Hanging In the Balance: Section 5 of the Voting Rights Act
By Erin Ferns and Donald Wine II
In 1965 the course of American democracy changed when the Voting Rights Act was enacted to ensure proper enforcement of the 15th Amendment of the United States Constitution, which grants equal voting rights to people of color. While many strides have been made since the VRA's enactment, including rising voter participation among the nation's historically underrepresented citizens, voting rights advocates argue that it is still a long road to truly non-discriminatory voting practices and a balanced electorate. Now, the course of American democracy may change again as the U.S. Supreme court is considering a high profile case that challenges the constitutionality of a key provision of the VRA.
In addition to prohibiting against voting standards, practices, or procedures that have a discriminatory impact on minority groups, the VRA requires 16 states and areas that have a history of discrimination to seek federal approval or “preclearance” before making changes to their voting laws or election procedures. According to a summary of the Act by Project Vote, “a substantial increase in African-American voter registration took effect” as a result of the law’s passage.
On April 29, the last day of oral arguments of the 2008 term, the U.S. Supreme Court heard Northwest Austin Municipal Utility District Number One v. Holder, a case that may determine the constitutionality of the provision under Section 5 of the VRA. At issue is whether the Texas utility district (“NAMUDNO”) would qualify as a political subdivision that could petition to exempt itself or “bail out” of the provisions under Section 5. Attorney Gregory Coleman of Yetter, Warden & Coleman in Austin, Texas, argued on behalf of NAMUDNO, while Deputy U.S. Solicitor General Neal K. Katyal argued on behalf of Attorney General Eric Holder and the Justice Department. Debo Adegbile, of the NAACP Legal Defense Fund, argued in favor of Section 5 of the VRA.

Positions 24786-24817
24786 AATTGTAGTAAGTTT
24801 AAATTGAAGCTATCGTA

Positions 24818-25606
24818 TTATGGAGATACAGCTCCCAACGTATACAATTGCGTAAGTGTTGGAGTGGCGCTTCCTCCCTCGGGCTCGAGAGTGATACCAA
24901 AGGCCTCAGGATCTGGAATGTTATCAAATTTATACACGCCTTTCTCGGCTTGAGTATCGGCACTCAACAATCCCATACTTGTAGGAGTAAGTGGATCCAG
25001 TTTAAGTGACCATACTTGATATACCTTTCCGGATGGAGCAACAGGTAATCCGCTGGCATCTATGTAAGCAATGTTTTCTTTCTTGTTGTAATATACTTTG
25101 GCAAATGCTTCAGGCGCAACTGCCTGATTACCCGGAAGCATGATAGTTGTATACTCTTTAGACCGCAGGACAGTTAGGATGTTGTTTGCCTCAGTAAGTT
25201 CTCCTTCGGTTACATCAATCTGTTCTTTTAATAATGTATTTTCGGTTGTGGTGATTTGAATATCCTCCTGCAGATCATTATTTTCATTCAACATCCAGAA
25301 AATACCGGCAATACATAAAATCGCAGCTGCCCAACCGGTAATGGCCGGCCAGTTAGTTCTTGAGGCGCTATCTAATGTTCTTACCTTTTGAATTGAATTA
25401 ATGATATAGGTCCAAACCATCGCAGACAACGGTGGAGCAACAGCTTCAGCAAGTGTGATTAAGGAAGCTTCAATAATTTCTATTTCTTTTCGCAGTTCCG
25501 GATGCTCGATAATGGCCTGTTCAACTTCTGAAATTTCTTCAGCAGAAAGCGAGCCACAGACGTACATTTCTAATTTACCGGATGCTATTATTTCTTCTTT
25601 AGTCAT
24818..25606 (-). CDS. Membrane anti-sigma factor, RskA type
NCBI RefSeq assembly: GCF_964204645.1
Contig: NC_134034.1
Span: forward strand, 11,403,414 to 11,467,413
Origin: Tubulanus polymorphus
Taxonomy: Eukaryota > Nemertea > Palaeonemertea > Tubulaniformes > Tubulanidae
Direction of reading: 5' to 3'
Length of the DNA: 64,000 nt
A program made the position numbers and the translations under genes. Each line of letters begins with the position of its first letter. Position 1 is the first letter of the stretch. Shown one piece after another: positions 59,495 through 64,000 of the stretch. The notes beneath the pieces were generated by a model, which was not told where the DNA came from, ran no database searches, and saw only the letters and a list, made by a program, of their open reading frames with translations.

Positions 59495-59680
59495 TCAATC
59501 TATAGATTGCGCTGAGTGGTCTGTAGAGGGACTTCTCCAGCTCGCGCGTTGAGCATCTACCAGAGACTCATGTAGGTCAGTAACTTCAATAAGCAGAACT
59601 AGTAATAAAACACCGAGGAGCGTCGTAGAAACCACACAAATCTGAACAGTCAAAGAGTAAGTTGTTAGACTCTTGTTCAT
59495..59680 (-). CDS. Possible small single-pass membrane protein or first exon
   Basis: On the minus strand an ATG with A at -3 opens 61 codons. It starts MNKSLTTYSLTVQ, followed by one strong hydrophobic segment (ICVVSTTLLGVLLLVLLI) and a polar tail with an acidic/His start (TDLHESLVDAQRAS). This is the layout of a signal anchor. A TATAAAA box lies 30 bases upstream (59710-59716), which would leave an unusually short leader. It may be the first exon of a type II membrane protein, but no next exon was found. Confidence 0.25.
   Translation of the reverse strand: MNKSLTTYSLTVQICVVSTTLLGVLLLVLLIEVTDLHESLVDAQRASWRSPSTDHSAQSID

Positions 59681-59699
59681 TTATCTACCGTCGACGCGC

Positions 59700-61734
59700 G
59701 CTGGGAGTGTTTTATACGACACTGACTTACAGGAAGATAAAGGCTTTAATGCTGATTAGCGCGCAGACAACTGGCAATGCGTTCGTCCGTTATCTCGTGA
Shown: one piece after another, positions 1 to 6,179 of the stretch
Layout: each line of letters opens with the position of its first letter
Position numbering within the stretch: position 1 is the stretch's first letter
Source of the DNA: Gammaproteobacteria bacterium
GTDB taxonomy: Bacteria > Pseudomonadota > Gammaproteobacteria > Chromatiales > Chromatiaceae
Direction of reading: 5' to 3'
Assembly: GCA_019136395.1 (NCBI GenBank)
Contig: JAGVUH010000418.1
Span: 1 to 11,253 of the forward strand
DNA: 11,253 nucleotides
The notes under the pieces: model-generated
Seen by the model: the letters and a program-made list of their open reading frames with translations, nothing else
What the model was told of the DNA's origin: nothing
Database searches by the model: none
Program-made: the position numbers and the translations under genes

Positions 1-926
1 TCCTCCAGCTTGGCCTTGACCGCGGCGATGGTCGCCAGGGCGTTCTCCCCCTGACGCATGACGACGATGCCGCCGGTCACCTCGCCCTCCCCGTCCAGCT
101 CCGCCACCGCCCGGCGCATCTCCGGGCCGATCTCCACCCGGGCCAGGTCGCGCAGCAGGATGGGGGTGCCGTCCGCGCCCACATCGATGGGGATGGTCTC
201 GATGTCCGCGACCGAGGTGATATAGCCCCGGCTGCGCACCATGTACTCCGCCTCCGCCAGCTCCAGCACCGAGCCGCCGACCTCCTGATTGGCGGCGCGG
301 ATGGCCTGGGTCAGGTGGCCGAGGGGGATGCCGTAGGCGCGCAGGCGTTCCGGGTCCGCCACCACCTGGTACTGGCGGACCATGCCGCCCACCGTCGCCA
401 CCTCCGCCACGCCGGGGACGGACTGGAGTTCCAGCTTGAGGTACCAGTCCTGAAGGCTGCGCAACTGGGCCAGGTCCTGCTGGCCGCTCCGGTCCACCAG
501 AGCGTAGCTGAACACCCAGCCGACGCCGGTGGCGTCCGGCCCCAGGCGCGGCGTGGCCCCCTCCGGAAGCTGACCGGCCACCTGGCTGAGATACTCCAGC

During the arguments, it was clear that the constitutional arguments were the most contentious. The constitutionality debate centered around the question of whether the VRA preclearance provision’s renewal in 2006 came with sufficient Congressional justification of pervasive racial discrimination in voting. While many of the Justices focused on why this small utility district should be made to conform within those rules when it had done nothing wrong, others focused on the data that indicates voting discrimination still exists in several areas of the country, including those states that fall under the preclearance provision of Section 5. Although the “bailout” provision was also a point of contention, the majority of the lengthy argument, which went beyond the allotted hour time limit, was dedicated to the constitutionality of the preclearance provision.